New Jersey

  • September 14, 2017

    Menendez Reimbursed Doc After Media Inquiry, Witness Says

    The government presented evidence Thursday at the bribery trial of Sen. Bob Menendez and a Florida ophthalmologist that the senator reimbursed the doctor for certain flights aboard his private jet after a media inquiry, but defense lawyers noted that prosecutors withheld a related document from the jury.

  • September 14, 2017

    Lloyd's Off Hook In Ambulance Co. Worker's Harassment Suit

    A New Jersey federal judge Thursday agreed with Lloyd's of London that a sexual misconduct endorsement in an ambulance service’s professional liability policy it had underwritten doesn’t cover an employee’s sexual harassment suit.

  • September 14, 2017

    Judges Have Leeway On ‘Hardship’ Decisions, 3rd Circ. Says

    A real estate Ponzi schemer who challenged a sentencing enhancement based on his victims’ “substantial financial hardship” had his appeal rejected by the Third Circuit on Thursday, with the court saying district judges have substantial leeway on such decisions under federal guidelines.

  • September 14, 2017

    3rd Circ. Won't Revive Kimberly-Clark Employee's Bias Suit

    The Third Circuit on Thursday said that a lower court was right to give Kimberly-Clark Pennsylvania LLC a quick win in a suit brought by a female, African-American former employee, deciding that the company’s decision to fire her could not be clearly connected to her race or gender.

  • September 14, 2017

    NJ Justices Say Timing Of Condo Defects Suit Is Unclear

    The New Jersey Supreme Court reversed a lower court’s finding that a condominium association’s lawsuit over construction defects had been filed on time, ruling Thursday that the property’s ownership changes made it unclear when the statute of limitations began.

  • September 14, 2017

    NJ Town Drops Bid To Halt Shore Construction Project

    A New Jersey shore town has dropped its bid to halt a federally funded beach construction project, which it said produced pools of stagnant water during the height of tourist season, because authorities are working on the problem, according to a federal court filing Wednesday.

  • September 14, 2017

    Fed. Gov't Agrees To Settle Missed Cancer Diagnosis Suit

    The federal government has agreed to pay $450,000 to settle an accusation that a federally funded New Jersey clinic failed to diagnose a woman’s cervical cancer, resulting in her death.

  • September 14, 2017

    3rd Circ. Wellbutrin Ruling May Hinder Pay-For-Delay Suits

    The Third Circuit’s recent decision affirming a win for GlaxoSmithKline in litigation accusing the company of stifling generic competition for antidepressant Wellbutrin XL could make it much harder for drug buyers to bring antitrust suits over reverse-payment patent dispute settlements.

  • September 14, 2017

    Normandy-Greenfield JV Nabs $81M Loan From Natixis

    A joint venture of Normandy Real Estate Partners and private equity shop Greenfield Partners has scored $80.7 million in financing from Natixis Real Estate Capital for an office property in New Jersey, according to an announcement on Thursday from borrower-side broker Cushman & Wakefield Inc.

  • September 14, 2017

    NJ Pipeline Plan Gets Green Light From Pinelands Panel

    The New Jersey Pinelands Commission on Thursday greenlighted a controversial plan for a 30-mile pipeline that would course through sensitive forest areas in three of the state’s counties, delivering a split vote after a meeting frequently punctuated by protesters’ shouts and noisemakers.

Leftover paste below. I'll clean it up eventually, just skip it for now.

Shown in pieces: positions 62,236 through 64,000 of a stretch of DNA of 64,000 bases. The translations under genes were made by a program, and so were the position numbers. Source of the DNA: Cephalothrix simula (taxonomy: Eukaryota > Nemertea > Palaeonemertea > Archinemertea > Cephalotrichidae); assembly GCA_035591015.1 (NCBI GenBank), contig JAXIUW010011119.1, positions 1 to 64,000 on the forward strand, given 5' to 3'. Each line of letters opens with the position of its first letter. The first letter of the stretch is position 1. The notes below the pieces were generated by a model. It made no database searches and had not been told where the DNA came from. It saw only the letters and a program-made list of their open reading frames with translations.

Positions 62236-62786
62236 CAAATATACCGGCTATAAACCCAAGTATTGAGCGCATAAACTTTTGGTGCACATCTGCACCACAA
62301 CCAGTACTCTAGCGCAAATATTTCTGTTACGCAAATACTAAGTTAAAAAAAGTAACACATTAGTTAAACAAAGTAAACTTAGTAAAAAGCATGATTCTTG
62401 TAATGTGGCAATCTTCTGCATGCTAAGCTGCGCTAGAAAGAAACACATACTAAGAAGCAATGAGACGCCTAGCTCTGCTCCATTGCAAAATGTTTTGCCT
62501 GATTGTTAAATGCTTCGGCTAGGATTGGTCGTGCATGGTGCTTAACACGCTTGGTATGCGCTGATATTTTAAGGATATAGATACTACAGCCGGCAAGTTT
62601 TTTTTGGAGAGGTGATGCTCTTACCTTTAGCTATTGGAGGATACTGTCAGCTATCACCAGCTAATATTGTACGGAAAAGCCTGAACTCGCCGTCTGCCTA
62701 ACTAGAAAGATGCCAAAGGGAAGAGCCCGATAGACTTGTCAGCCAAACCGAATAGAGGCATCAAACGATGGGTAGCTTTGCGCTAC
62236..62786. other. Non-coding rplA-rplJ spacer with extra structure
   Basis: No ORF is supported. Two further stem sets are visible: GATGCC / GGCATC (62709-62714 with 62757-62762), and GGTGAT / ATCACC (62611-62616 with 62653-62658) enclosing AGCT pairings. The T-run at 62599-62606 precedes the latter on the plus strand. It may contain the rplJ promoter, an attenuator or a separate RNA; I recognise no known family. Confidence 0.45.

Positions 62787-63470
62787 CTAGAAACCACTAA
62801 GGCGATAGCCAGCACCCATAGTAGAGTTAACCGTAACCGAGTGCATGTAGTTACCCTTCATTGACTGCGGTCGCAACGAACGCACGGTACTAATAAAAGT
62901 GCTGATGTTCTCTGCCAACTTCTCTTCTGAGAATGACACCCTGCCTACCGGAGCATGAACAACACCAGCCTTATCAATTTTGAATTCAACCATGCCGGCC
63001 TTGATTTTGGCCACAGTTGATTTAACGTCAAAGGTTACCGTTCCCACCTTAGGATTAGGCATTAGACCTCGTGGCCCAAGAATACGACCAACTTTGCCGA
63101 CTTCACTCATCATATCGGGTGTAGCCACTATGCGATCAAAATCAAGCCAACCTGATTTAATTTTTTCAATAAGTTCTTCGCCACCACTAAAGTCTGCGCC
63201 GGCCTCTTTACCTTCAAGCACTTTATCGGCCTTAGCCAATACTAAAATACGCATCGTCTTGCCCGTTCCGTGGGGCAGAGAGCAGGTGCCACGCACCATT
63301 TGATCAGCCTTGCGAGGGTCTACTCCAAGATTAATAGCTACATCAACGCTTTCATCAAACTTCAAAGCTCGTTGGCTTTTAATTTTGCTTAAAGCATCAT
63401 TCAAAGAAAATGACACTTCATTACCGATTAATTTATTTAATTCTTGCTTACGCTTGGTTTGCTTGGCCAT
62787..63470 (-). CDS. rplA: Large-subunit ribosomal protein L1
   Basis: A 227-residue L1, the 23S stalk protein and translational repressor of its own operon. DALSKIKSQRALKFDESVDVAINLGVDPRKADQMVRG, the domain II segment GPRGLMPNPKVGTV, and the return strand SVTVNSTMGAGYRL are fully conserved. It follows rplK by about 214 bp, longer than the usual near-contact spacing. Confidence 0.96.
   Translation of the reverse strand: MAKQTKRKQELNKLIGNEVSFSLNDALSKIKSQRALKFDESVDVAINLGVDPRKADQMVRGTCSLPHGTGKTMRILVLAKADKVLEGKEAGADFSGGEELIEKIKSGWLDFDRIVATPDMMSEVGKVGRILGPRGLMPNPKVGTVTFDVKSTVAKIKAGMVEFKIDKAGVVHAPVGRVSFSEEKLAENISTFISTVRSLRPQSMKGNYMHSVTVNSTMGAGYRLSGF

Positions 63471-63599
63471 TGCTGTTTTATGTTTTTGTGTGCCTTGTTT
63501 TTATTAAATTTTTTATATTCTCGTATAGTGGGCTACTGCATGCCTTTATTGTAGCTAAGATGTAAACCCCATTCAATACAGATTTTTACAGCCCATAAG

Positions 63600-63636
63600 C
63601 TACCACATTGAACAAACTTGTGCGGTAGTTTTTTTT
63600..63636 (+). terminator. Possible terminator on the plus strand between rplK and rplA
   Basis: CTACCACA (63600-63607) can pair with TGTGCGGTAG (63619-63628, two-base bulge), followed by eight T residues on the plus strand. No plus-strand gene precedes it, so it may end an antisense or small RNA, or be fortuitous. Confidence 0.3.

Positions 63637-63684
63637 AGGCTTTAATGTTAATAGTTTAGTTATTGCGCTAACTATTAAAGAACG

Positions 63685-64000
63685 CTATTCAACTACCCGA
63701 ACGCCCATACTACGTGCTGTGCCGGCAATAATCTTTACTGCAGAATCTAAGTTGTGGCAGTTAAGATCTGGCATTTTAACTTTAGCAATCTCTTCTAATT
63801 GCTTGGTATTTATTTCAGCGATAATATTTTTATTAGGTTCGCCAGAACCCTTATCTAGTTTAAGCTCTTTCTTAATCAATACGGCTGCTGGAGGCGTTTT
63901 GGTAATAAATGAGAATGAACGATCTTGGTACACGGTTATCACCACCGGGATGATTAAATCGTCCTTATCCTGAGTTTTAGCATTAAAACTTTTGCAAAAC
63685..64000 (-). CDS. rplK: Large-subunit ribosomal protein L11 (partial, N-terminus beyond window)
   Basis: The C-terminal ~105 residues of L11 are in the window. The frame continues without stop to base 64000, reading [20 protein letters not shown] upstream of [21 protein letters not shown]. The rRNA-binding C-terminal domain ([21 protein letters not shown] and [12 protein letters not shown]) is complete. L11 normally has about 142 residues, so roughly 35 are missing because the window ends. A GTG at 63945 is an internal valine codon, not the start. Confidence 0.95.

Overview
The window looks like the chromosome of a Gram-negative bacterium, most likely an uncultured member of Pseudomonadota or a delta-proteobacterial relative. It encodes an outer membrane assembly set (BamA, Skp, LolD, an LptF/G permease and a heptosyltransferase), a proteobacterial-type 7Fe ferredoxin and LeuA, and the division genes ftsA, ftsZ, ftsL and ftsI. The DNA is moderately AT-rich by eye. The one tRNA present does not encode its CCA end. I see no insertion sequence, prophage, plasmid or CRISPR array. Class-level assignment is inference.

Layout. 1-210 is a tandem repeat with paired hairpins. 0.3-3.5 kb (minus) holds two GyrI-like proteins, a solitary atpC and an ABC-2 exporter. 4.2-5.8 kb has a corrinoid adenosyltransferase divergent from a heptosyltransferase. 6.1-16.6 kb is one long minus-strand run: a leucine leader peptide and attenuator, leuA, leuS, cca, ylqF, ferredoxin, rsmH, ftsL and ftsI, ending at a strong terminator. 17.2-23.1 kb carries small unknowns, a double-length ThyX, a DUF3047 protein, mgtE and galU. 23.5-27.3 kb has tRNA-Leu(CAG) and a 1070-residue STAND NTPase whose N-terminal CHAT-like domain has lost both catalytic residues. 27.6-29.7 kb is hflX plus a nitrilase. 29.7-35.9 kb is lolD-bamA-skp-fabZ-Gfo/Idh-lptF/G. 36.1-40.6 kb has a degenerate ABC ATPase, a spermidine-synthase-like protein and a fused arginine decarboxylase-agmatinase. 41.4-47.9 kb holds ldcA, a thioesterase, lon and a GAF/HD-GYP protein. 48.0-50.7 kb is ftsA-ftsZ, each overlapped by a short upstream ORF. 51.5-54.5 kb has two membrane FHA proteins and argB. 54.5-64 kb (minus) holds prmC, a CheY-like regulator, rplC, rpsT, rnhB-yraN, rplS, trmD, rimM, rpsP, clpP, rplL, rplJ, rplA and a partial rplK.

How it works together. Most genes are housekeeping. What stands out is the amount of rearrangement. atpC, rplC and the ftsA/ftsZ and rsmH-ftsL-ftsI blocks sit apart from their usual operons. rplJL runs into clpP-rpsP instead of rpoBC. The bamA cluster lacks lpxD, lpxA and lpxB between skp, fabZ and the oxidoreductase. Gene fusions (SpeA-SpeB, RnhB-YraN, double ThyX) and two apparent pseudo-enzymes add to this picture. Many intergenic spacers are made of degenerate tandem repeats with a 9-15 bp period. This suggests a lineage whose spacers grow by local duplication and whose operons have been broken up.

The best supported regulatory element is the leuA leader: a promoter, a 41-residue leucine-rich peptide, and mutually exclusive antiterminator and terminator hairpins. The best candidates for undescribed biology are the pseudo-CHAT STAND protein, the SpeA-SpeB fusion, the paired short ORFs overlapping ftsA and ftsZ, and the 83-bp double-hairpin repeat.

• September 13, 2017

    Feds Highlight Free Flights At Menendez Bribery Trial

    Sen. Bob Menendez, D-N.J., received a first-class commercial plane ticket, a chartered plane trip where he was the sole passenger and flights aboard private jets owned by a Florida ophthalmologist as part of what prosecutors allege was a bribery scheme between the two men, witnesses testified Wednesday at their trial.

  • September 13, 2017

    Feds Say Ex-UBS Precious Metals Trader Manipulated Market

    Federal prosecutors have accused a former UBS trader of engaging in a scheme to manipulate the precious metals futures market through the use of a trading tactic known as “spoofing,” according to a complaint dated Tuesday in Connecticut federal court.

  • September 13, 2017

    NJ Law Firm Can't Stop IRS While It Fights Tax Debt

    A New Jersey federal judge on Wednesday denied a bid from Schwartz Simon Edelstein & Celso LLC to halt IRS efforts to recoup a disputed tax debt, finding the firm has not met a narrow exception to a federal law that bars attempts to stop tax collection activities.

  • September 13, 2017

    Ogletree Deakins Adds Employment Law Team In Philadelphia

    Ogletree Deakins Nash Smoak & Stewart PC announced it had brought on board four attorneys from Montgomery McCracken Walker & Rhoads LLP, two of whom have decades of experience and have worked in high-level employment law positions, as additions to the firm’s Philadelphia office.

  • September 13, 2017

    NJ Whistleblower Law Doesn't Protect Volunteers, Panel Says

    The New Jersey Appellate Division on Wednesday upheld the dismissal of a firefighter’s lawsuit alleging he was terminated for complaining about alleged wrongdoing within his department, issuing a published decision clarifying that the state’s whistleblower law protections don’t extend to unpaid volunteers.

  • September 13, 2017

    NJ Judge Shutters, Fines Travel Agency Accused Of Fraud

    A New Jersey travel company and its owner must fork over $277,000 and stop doing business in the Garden State after a judge found that they swindled consumers into paying for vacation-planning services without actually making travel arrangements, the New Jersey attorney general said Wednesday.